WA Legal Roundup
So, The Prof has been playing catch up with his case load. A partner on vacation can be a wonderful thing. Unfortunately, it means I've been neglecting my adoring audience. Its not you, its me.
Anyhow, two new opinions from Division I from Monday and four from Division II.
Banks wanted to avoid his third strike. So he pleaded guilty and agreed to an exceptional sentence. Five years later, he tried to attach the judgment as having had a miscalculated offender score. Unfortunately, such an issue is not on the face of the judgment, making this a collateral attack. Five years is too late for a collateral attack.
See above, almost exactly the same issue.
AOL was assessed taxes for a period of a few years. It paid one month of those taxes and then amended its return for that month. It then tried to claim a refund for that period. The court held that to challenge a tax assessment, you have to pay the entire taxes assessed to challenge it, not just the portion which you wish to challenge.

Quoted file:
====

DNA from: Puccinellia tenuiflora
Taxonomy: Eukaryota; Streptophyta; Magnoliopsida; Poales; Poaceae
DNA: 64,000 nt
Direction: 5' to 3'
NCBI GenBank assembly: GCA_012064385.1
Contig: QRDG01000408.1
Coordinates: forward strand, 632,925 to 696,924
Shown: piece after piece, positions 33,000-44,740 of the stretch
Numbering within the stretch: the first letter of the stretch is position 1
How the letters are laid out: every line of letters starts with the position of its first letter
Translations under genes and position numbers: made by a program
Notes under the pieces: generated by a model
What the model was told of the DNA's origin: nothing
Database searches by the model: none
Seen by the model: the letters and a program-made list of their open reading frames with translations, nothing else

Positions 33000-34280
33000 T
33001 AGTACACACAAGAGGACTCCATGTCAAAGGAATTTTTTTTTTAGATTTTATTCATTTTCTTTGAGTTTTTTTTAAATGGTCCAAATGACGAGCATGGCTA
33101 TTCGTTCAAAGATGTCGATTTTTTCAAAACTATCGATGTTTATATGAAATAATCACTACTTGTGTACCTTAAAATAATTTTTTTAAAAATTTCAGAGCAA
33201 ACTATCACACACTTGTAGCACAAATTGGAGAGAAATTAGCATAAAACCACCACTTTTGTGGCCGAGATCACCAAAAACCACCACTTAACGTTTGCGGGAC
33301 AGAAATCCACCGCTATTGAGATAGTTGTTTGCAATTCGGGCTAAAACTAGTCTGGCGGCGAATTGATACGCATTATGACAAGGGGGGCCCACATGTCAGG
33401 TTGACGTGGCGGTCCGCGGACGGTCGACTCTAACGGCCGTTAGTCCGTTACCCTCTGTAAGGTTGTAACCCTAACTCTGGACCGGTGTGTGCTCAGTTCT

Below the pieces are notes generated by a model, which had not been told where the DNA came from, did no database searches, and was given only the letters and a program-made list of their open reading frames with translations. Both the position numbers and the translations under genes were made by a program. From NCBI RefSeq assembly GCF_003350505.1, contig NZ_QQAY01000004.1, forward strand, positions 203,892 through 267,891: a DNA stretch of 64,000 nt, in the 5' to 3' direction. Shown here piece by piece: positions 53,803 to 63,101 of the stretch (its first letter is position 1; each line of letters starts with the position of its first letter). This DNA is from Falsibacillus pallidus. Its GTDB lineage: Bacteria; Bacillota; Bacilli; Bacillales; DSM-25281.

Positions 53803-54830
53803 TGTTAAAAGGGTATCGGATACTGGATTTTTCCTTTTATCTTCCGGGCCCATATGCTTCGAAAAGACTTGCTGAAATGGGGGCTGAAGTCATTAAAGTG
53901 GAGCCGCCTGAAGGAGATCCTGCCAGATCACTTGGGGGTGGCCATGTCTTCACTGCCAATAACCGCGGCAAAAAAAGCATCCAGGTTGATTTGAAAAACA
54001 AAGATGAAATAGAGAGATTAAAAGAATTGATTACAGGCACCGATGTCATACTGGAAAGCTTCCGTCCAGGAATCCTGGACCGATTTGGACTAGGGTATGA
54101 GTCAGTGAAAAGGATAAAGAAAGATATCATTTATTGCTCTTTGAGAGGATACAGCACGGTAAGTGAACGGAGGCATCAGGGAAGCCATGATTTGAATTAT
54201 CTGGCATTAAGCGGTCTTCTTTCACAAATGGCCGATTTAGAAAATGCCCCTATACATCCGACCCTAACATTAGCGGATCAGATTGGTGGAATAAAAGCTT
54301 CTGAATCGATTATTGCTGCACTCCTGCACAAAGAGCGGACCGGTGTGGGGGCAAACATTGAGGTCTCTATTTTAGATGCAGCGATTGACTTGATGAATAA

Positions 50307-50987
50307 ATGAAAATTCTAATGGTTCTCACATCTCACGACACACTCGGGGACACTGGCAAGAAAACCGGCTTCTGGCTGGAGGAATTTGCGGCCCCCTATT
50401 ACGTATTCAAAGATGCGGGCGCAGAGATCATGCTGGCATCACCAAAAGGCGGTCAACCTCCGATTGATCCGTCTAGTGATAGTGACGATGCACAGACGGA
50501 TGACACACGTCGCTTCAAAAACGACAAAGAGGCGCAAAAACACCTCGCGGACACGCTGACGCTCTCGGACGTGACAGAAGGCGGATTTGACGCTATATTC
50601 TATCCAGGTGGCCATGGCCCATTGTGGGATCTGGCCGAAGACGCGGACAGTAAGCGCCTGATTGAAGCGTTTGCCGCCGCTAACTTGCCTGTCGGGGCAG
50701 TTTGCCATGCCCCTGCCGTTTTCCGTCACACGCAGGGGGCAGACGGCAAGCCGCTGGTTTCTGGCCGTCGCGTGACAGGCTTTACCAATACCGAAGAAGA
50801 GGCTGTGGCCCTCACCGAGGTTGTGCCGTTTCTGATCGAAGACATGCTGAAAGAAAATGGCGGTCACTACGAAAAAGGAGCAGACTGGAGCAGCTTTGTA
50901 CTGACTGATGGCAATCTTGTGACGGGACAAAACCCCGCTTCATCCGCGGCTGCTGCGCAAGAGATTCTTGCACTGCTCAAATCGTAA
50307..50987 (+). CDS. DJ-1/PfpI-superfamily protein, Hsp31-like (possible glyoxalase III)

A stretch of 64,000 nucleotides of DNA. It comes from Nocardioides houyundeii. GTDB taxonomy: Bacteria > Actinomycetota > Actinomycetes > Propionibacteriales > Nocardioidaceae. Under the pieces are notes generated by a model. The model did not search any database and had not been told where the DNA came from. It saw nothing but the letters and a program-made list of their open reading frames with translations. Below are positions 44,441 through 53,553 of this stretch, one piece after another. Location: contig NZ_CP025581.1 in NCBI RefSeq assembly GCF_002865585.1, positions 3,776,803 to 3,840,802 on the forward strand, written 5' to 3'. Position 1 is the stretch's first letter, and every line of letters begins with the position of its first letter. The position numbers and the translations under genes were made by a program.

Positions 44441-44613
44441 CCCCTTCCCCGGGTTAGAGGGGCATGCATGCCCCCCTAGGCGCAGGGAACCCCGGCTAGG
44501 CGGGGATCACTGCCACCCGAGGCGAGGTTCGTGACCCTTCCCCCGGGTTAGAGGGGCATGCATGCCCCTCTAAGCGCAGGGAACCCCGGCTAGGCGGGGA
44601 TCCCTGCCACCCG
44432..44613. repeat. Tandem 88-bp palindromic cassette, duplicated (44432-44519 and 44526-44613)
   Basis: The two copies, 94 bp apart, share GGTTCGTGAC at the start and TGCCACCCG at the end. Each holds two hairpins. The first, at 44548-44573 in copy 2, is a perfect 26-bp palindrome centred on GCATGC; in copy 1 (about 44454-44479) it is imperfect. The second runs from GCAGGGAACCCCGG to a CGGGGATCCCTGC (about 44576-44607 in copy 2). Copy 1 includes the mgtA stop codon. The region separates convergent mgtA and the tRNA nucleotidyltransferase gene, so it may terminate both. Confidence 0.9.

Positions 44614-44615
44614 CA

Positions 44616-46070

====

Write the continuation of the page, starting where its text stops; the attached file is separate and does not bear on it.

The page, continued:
PSP was selling security systems through its employee. The employee raped a 14-year old girl that he had met two months prior to the rape, while on a sales call. The court held that there remained a material issue of fact as to whether the failure to conduct a background check on its employee was causally connected to the rape.
Escape of a sexually violent predator is still a crime. The fact that it criminalizes escape from civil confinement doesn't give weight to Jagger's argument.
Combs argued that all of his prior convictions should count as one point on his offender score. The statute says one point each. I'll give you a wild guess which view held water with the court.